For about an hour and a half today I was an art teacher. I have been observing and working with students for the past several weeks, so for my final project, I had to teach them an art lesson. Our … Continue reading
What started as a simple letter to a publisher requesting books, has manifested into an organization that delivers non-fiction and fiction book packages to incarcerated individuals. Books Through Bars will be turning 25 in 2015, but we are honoring them today for their inspiring work. The process of delivering the books to people engages the community, and appeals to an under-recognized desire to read (learn). Although the focus of this organization is not Black people particularly – it appeals to a diverse population – we understand that fiction (To Kill a Mocking Bird, A Lesson Before Dying, Monster) and non-fiction (The New Jim Crow) all show how the criminal justice system has disadvantaged many people of color. This organization does not remedy any political injustices, but it draws attention to the human needs of the persons who have been sentenced time in jail and prison.
Read more about their work at this link: http://booksthroughbars.org/about/history/
The Brown Bookshelf is an amazing blog with awesome educators, artists, and illustrators as contributors. I featured them yesterday on the Facebook page because of their year-long dedication to multicultural content. Sometimes when I research information about authors or book fairs, a post from one of their contributors appears. They have the inspiring “28 Days Later” campaign in order to highlight authors and illustrators at different points in the spectrum of their career. You should definitely view their blog for some great content, and introduction to up-and-coming youth publications.
Yesterday I honored First Book, a wonderful organization which gives children in need their first book. While they specifically do not work with the African-Americans, there are many children/families of color who benefit from their work. They operate in The US and CA officially, but their reach is more extensive. I had the honor of working at the Eric Carle Museum during the Friendiversary, where they gave over 500 free Mo Willems books to the young visitors. Somewhere between Mo’s quirky text, and my “shout out” to the organization, is a description of how meaningful their work is.
View their website for more information.
“A family owned business, Marcus Books is more than just a book store. It is a gathering place; it is a center for Black culture, but more importantly, Marcus Books is a community.”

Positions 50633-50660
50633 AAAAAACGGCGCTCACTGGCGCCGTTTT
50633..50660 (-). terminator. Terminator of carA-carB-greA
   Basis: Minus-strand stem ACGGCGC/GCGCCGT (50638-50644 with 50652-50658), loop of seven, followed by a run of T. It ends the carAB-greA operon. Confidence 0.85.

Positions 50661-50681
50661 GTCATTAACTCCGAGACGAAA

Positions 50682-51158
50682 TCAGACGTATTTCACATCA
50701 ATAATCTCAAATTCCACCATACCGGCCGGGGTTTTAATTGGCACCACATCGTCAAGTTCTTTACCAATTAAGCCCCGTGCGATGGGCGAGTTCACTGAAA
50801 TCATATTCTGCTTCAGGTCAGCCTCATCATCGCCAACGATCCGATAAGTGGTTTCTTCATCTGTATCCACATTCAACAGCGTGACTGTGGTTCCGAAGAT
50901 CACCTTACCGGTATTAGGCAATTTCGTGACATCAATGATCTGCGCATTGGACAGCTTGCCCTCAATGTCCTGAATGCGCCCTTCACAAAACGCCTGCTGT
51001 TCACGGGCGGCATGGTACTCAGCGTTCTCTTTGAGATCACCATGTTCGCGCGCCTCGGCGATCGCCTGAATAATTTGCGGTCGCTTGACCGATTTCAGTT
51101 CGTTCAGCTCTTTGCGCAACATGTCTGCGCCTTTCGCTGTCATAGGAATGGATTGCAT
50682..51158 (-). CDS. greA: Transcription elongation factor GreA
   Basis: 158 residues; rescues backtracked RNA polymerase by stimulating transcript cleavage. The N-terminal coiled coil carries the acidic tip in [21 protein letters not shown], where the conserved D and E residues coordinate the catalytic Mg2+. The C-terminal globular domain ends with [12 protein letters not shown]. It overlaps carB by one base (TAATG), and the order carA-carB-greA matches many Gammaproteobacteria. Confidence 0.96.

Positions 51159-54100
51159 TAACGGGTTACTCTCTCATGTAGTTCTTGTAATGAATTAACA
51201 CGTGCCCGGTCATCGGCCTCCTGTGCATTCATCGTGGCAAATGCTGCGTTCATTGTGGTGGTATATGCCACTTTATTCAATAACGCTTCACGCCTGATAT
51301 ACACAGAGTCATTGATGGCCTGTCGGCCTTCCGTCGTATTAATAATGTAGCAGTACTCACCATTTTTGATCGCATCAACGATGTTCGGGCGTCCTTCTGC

We’re honoring the first Black Independent Book Store in the Nation today. Marcus Books was opened in the Fillmore district of San Francisco. Noted by some as the “Harlem of the West,” this place, and the bookstore which is situated in it has a rich history of jazz and black culture.
Unfortunately, 54 years after it was opened, there is a chance the owners might lose the Bop City building in which it’s San Francisco location is housed. Please consider pledging money to help the wonderful store sustain it’s business, amidst the changes which are occuring around it. More information about the fundraising efforts are on the link here.
Now while I knew I was not the only one who reviews mainly books about diverse people, I had no substantive proof. Frankly, myself, and this community of multicultural book lovers highlight these books year-round. In honor of this Black History Month, I am the highlighting educators, bloggers, and organizations who not only promote books about Black History, but help provide access to them. Now most of the celebration will be on my organization’s Facebook page, but I will be posting the links, and ‘reblogging’ pertinent posts from them here.
I kicked off the celebration yesterday with educator Ella Johnson, who has given over 1,000 books to children through give-aways over the past 4 years. View her blog “Mymcbooks” on WordPress. In addition to books, she provides the public with great reviews of books.
I hope you enjoy this celebration of Black leadership, exemplified by the work of everyday heroes online, in schools, and in the community.
I usually give individual book recommendations, but I’d rather celebrate by honoring those who providing information about and access to Black History books to children.
Aunt Harriet’s Underground Railroad in the Sky by Faith Ringgold
Brother of the Knight by Debbie Allen
Follow the Drinking Gourd by Jeanette Winter
Henry’s Freedom Box by Ellen Levine
I am Harriet Tubman by Grace Norwich
I Survived The Battle of Gettysburg, 1863 by Lauren Tarshis
Ron’s Big Mission y Rose Blue and Corinne J Naden
Ruth and the Green Book by Calvin Alexander Ramsey
The Prince of Fenway Park by Julianna Baggott
Wedding Drama by Karen English
Talee and the Fallen Object by Jacquitta A McManus
Thank You, Dr MLK, JR! By Eleanora E. Tate